Two cities, shared identity

Carmen Grostal has returned to her old love, Footscray Community Arts Centre, to help celebrate the centre’s 40th birthday by curating an exhibition that explores identity, heirlooms and heritage.

Linkages, Knots and Graftings, a selection of three connecting exhibitions, features Melbourne Western suburbs artist Megan Evans and Sydney artist Nelia Justo. Both will exhibit multidisciplinary works around a shared theme that resonates closely
with Footscray’s community.

“Footscray has a diverse culture. This exhibition about identity is responsive to that community,” said Carmen.

Carmen was the centre’s Ethnic Arts Officer from 1985 to 2004, working with local refugee and migrant communities to raise the profile and recognition of their arts and culture.

A child of Spanish parents, born and raised in France and schooled in Poland, Carmen said her own mixed heritage has given her a fascination with multiculturalism and identity.

“I feel good in any kind of culture, any community,” said Carmen.

When Carmen was invited back to the centre as a guest curator for the birthday celebrations, she decided to draw together artists from two cities exploring the themes of heritage and identity that are close to her heart, but which will also resonate with the communities of Footscray.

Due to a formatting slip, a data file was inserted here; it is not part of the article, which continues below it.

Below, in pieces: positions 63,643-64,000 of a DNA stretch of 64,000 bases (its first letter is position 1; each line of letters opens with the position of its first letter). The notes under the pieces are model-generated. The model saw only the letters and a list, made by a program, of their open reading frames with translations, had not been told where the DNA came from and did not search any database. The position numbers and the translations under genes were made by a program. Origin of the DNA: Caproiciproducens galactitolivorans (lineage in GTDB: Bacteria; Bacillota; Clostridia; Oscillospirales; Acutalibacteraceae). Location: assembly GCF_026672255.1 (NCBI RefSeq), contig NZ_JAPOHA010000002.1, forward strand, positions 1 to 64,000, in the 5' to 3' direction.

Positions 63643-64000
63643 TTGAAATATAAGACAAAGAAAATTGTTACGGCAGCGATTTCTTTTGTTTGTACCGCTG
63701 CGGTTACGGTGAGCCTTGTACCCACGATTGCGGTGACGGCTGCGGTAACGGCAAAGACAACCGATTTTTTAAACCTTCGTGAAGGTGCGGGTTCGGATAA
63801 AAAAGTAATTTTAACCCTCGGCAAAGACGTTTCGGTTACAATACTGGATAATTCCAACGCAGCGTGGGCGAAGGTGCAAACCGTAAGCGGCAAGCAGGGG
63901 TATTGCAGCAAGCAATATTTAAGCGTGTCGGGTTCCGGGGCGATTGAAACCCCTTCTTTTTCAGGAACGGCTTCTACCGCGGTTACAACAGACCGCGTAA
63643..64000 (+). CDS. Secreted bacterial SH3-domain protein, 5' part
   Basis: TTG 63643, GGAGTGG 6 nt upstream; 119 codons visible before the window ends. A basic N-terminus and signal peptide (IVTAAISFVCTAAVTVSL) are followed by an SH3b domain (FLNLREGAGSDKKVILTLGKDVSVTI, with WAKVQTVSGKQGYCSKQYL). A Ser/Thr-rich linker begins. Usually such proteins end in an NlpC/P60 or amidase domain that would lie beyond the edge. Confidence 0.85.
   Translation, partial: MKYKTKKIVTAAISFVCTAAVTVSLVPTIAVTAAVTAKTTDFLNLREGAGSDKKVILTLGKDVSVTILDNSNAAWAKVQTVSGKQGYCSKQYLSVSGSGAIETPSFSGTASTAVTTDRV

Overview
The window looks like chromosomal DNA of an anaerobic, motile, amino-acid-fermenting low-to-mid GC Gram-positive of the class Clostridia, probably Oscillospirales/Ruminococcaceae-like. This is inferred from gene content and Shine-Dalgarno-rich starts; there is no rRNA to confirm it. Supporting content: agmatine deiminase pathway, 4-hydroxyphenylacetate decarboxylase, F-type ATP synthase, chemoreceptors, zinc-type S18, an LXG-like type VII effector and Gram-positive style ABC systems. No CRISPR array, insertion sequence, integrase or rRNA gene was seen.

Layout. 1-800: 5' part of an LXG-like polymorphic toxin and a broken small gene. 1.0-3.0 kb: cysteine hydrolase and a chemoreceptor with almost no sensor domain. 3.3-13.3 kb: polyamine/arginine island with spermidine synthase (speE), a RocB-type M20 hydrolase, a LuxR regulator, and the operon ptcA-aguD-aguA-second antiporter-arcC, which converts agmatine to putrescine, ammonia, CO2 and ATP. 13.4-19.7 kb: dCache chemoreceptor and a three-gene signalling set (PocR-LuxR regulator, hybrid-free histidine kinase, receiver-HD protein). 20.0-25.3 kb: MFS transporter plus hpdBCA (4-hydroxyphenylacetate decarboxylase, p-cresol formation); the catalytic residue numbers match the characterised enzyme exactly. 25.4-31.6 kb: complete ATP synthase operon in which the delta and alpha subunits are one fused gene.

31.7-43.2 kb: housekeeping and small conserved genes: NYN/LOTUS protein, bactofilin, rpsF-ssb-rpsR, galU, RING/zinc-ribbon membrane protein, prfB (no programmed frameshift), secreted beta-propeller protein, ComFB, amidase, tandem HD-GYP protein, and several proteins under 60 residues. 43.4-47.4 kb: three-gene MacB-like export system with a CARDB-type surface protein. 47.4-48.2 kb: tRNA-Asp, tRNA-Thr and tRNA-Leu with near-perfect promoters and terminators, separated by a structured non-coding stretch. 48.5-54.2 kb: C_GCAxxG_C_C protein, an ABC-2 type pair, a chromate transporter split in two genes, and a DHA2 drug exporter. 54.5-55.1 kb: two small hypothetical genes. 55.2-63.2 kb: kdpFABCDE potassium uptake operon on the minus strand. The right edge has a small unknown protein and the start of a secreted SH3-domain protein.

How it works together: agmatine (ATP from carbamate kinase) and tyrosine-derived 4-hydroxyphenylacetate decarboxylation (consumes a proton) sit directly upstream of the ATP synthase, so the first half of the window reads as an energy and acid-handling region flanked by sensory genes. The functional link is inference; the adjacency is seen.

Nelia Justo’s work references Marrickville, in Sydney’s inner west, an area similar to Footscray.

“Marrickville has almost the same ethnical composition as Footscray. Nelia’s work will engage this community by telling its stories,” said Carmen.

Local artist, Megan Evans, examines the traces of early colonial history in the identity of the artist and the impact of that history as it unfolds today.

Originally from Scotland and Ireland, Megan’s own ancestors were early colonisers. In the early 1980s Megan met and later married an Aboriginal man who was one of the stolen generation. Through her relationship with him, Megan began to understand
the full impact of colonisation in Australia.

Portraiture exhibition, Keloid, is the result of this exploration.

“I wanted to include Megan’s work because it is intimate but political. Keloid is a completely new series. It is exciting work which is still evolving,” said Carmen.

Linkages, Knots and Graftings runs 3 April to 18 May in the Roslyn Smorgon Gallery at Footscray Community Arts Centre, 45 Moreland Street.
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